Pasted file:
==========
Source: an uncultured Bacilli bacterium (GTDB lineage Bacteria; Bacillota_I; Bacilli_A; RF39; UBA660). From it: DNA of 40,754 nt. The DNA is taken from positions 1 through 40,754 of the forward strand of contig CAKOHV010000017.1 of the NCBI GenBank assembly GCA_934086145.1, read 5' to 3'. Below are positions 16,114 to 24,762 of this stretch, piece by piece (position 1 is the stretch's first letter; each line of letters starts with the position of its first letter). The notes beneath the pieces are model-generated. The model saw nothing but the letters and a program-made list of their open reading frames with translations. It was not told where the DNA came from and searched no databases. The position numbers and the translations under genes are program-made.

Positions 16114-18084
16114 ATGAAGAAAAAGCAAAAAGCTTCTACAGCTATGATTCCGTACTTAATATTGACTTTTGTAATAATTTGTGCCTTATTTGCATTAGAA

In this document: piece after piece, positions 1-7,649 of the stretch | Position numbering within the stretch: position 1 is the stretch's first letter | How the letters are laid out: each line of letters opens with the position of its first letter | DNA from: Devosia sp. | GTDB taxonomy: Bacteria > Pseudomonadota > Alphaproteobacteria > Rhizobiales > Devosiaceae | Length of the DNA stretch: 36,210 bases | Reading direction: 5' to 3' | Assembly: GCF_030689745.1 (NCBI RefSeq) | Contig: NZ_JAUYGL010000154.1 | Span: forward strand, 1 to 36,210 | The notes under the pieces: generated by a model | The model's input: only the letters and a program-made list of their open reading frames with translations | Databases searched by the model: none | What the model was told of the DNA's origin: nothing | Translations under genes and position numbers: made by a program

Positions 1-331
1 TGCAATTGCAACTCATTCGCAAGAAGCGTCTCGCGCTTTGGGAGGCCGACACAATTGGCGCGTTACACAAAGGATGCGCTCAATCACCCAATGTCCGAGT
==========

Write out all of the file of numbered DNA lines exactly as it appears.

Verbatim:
Source: an uncultured Bacilli bacterium (GTDB lineage Bacteria; Bacillota_I; Bacilli_A; RF39; UBA660). From it: DNA of 40,754 nt. The DNA is taken from positions 1 through 40,754 of the forward strand of contig CAKOHV010000017.1 of the NCBI GenBank assembly GCA_934086145.1, read 5' to 3'. Below are positions 16,114 to 24,762 of this stretch, piece by piece (position 1 is the stretch's first letter; each line of letters starts with the position of its first letter). The notes beneath the pieces are model-generated. The model saw nothing but the letters and a program-made list of their open reading frames with translations. It was not told where the DNA came from and searched no databases. The position numbers and the translations under genes are program-made.

Positions 16114-18084
16114 ATGAAGAAAAAGCAAAAAGCTTCTACAGCTATGATTCCGTACTTAATATTGACTTTTGTAATAATTTGTGCCTTATTTGCATTAGAA

In this document: piece after piece, positions 1-7,649 of the stretch | Position numbering within the stretch: position 1 is the stretch's first letter | How the letters are laid out: each line of letters opens with the position of its first letter | DNA from: Devosia sp. | GTDB taxonomy: Bacteria > Pseudomonadota > Alphaproteobacteria > Rhizobiales > Devosiaceae | Length of the DNA stretch: 36,210 bases | Reading direction: 5' to 3' | Assembly: GCF_030689745.1 (NCBI RefSeq) | Contig: NZ_JAUYGL010000154.1 | Span: forward strand, 1 to 36,210 | The notes under the pieces: generated by a model | The model's input: only the letters and a program-made list of their open reading frames with translations | Databases searched by the model: none | What the model was told of the DNA's origin: nothing | Translations under genes and position numbers: made by a program

Positions 1-331
1 TGCAATTGCAACTCATTCGCAAGAAGCGTCTCGCGCTTTGGGAGGCCGACACAATTGGCGCGTTACACAAAGGATGCGCTCAATCACCCAATGTCCGAGT